In regards to speculation that Yale tries to keep these things private, there is some truth to it. It often has to do with the students involved. If the perpetrator is very active on campus (as an athlete, for example) and the victim is less so, then the administrators may tend to favor the more visible student on campus, regardless of guilt. They wouldn't do this blatantly, but they would create certain obstacles for the victim, i.e. the threat of the story going public and all the shame that might ensue, even for an innocent victim. Though Casper's former girlfriend's name was never officially released, word spreads fast. I have no doubt that if you wanted to find out her identity, all you'd have to do is ask a couple people. Once again, Yale's not as big a school as I like to think it is.

  • Jonas Schmidt

    To Confused:

    Desfeux is a foreigner. It remains unclear whether the person who offended you has as citizen status.

    Running an international school means that you have to raise your hand at certain traditions brought along from their homeland. They should come to experiense our culture, not to force us to accept theirs.

  • Alum

    #12: Did Desfeux receive no punishment at all (not even a reprimand) from the university? I am assuming so from your comment, but why then would he have taken the spring semester of?

  • Still Confused

    There is a huge difference between trying to protect someone's privacy and telling them not to press charges against the perpetrator of a sexual assault. I just want to know if it's true if that's what happened, and if so, why. And not because I want to gossip about Desfeux's girlfriend, but because I care about women's rights and therefore am interested in how Yale dealt with this issue and others like it.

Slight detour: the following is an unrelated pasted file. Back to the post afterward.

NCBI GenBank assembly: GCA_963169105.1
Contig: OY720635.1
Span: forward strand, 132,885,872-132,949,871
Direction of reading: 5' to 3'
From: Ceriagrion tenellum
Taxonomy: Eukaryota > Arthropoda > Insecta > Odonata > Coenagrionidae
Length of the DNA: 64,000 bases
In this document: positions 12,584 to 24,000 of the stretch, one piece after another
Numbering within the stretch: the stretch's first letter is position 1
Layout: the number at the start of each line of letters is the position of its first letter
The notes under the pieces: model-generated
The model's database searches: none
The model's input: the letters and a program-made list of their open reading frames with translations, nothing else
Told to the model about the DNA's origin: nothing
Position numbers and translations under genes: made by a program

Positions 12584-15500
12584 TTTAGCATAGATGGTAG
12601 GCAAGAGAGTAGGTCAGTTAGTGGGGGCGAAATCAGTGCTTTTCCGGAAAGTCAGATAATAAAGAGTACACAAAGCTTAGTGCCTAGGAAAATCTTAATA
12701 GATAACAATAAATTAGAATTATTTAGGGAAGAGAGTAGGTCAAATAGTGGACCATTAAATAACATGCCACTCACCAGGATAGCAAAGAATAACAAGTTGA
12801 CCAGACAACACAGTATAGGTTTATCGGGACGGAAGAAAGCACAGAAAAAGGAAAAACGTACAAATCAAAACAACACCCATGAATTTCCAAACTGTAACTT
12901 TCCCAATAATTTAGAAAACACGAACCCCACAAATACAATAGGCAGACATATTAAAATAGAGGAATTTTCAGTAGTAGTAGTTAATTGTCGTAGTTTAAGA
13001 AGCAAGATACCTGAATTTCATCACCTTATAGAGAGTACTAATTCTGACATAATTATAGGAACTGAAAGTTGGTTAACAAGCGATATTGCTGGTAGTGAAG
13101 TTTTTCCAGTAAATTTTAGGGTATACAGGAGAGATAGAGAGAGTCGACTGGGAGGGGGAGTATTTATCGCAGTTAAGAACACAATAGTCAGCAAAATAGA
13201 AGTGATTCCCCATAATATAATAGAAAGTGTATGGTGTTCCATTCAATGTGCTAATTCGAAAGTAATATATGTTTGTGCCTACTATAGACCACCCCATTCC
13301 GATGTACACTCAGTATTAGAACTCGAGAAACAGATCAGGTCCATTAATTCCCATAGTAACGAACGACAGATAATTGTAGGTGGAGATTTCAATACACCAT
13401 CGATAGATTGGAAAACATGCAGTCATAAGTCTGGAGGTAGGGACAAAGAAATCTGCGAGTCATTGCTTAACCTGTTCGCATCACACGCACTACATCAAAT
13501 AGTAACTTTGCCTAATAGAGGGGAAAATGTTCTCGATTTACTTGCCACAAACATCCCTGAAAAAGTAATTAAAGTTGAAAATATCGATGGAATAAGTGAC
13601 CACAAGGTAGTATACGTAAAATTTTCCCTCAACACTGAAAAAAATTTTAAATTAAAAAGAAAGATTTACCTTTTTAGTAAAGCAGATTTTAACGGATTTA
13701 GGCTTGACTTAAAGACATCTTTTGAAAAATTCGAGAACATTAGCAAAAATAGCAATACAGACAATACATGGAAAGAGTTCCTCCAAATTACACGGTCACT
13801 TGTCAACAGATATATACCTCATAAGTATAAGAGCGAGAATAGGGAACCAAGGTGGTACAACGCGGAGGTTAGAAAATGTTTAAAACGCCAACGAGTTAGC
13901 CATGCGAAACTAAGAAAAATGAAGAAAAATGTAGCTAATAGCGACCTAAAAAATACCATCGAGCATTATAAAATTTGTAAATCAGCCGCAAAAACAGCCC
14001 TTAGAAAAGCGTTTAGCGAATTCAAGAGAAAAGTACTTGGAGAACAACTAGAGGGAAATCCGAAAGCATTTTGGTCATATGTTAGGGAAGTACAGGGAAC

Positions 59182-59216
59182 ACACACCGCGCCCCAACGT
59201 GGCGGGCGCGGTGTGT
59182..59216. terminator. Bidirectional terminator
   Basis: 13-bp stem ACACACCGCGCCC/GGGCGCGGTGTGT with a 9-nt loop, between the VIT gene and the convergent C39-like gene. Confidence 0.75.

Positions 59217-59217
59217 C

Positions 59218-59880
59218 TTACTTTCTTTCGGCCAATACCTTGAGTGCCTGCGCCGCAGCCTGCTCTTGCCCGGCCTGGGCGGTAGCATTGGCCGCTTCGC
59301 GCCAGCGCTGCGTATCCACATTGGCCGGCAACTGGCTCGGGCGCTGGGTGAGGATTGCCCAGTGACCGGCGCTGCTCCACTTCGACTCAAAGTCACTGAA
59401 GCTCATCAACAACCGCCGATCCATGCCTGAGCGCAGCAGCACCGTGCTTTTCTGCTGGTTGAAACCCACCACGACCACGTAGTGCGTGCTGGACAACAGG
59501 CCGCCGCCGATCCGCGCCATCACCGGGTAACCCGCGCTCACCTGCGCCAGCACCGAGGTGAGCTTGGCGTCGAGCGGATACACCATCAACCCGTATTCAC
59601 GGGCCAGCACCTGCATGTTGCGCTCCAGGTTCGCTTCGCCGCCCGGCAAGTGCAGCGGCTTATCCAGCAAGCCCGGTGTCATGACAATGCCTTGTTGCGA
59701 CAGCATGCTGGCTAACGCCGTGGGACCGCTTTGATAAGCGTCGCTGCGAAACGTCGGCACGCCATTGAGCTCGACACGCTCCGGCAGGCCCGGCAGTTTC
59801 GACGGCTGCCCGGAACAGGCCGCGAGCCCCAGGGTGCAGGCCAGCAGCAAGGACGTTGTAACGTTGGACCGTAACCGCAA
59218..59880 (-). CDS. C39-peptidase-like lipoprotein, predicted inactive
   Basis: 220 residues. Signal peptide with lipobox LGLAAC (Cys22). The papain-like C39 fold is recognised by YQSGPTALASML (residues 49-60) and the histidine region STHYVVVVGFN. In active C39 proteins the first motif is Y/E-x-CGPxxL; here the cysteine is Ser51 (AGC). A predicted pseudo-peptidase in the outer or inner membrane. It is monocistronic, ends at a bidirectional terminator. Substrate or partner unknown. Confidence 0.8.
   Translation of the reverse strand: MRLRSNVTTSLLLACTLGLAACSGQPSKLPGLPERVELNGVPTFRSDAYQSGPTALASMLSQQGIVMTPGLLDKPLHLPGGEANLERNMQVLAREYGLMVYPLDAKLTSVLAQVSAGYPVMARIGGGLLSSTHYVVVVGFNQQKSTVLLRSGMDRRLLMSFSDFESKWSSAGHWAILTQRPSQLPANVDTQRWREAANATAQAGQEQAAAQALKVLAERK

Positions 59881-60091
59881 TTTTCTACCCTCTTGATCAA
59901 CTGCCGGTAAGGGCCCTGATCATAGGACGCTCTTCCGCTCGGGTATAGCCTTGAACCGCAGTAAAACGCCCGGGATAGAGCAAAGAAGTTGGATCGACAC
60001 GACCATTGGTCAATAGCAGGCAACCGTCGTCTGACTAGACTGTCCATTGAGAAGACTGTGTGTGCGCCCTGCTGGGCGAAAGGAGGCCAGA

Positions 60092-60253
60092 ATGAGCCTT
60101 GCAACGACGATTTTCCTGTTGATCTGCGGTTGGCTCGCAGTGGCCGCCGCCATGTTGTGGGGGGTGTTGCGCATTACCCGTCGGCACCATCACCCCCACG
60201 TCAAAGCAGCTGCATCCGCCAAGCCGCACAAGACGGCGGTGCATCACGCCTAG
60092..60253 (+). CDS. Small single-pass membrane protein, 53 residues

I was incredibly disappointed when the Zeta Psi boys received no punishment for their actions in front of the Women's Center. For me, it signaled that Yale takes the issue of gender equality less seriously than it takes issues of equality for other minority/culturally disadvantaged groups. This is something I would like to work towards changing, if I can, but I want to know more first, which is why I am particularly interested in the contents of comment #11, about finding out if it's true and the reasons behind the university's choices in the matter.

  • Anonymous

    Why would Yale police necessarily badger a recently victimized student to press charges? Campus sexual assault is much more personal than being mugged. Exactly whose responsibilty is it "to get 'rapists' off the street"? If there is a false sense of security on the Yale campus for students, who is to blame for that and the consequences for victims?

  • Shocked

    Well I'm glad to hear that his record will be expunged. We certainly wouldn't want anyone to find out about this in the future! and since the record will be expunged, there is absolutely no way in the world anyone will ever find out about this.

    I can't imagine why the author of this article would put Desfeux's political views in the article. Imagine how it sounds with someone else, "After being released from prison for raping little boys, Johnson was just happy to be out in time to attend an Obama rally." Does that seem relevant to include in a story that was for the sake of argument was not about the political views of inmates? Was it just a roundabout way to make a joke about the guy once saying that someone else didn't have any skeletons in his closet? Or was it a political jab by the author? Either way its bad journalism.

  • anon

    What odd views the Danes post here. What's new or strange about obeying the laws of countries that you visit? Should readers understand from posts 2, 3 and 16 that Danes have no respect for local laws and customs when they travel? That sounds a lot like what some Muslim extremists say about cartoons published in other countries.

  • princeton08

    My god, your school sure has a lot of degenerates. Did anything GOOD involving Yale make the news this year??